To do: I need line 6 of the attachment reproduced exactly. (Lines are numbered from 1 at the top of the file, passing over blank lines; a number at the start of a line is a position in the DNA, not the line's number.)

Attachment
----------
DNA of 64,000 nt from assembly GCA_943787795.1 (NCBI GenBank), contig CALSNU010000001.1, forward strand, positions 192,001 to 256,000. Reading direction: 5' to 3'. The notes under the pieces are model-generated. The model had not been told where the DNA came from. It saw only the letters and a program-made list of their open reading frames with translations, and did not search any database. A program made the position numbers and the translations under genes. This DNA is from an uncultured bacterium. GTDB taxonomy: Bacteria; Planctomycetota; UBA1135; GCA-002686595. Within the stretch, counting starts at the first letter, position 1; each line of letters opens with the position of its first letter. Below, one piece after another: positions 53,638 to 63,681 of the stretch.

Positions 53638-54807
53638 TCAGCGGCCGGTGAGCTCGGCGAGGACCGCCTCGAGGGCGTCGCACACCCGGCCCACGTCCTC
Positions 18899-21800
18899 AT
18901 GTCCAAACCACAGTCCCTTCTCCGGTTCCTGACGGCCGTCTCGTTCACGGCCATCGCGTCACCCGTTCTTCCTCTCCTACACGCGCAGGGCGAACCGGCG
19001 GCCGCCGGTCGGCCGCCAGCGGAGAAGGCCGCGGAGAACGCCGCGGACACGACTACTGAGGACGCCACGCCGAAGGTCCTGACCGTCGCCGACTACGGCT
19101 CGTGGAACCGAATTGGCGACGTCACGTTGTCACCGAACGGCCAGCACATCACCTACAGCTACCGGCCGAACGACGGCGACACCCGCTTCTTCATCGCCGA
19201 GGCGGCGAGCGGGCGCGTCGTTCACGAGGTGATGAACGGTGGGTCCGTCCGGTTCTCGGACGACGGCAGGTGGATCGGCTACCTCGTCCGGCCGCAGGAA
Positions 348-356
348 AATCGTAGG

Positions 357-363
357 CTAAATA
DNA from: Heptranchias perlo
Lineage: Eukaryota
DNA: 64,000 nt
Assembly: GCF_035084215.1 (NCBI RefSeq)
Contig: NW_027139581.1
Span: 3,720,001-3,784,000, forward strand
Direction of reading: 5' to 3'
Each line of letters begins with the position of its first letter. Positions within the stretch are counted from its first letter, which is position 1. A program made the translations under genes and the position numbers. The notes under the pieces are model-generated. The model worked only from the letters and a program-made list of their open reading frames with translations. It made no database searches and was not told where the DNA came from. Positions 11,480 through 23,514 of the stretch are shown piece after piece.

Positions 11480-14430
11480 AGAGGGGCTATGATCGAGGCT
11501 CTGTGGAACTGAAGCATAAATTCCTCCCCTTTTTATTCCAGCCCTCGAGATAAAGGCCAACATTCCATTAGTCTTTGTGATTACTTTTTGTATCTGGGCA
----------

18901 GTCCAAACCACAGTCCCTTCTCCGGTTCCTGACGGCCGTCTCGTTCACGGCCATCGCGTCACCCGTTCTTCCTCTCCTACACGCGCAGGGCGAACCGGCG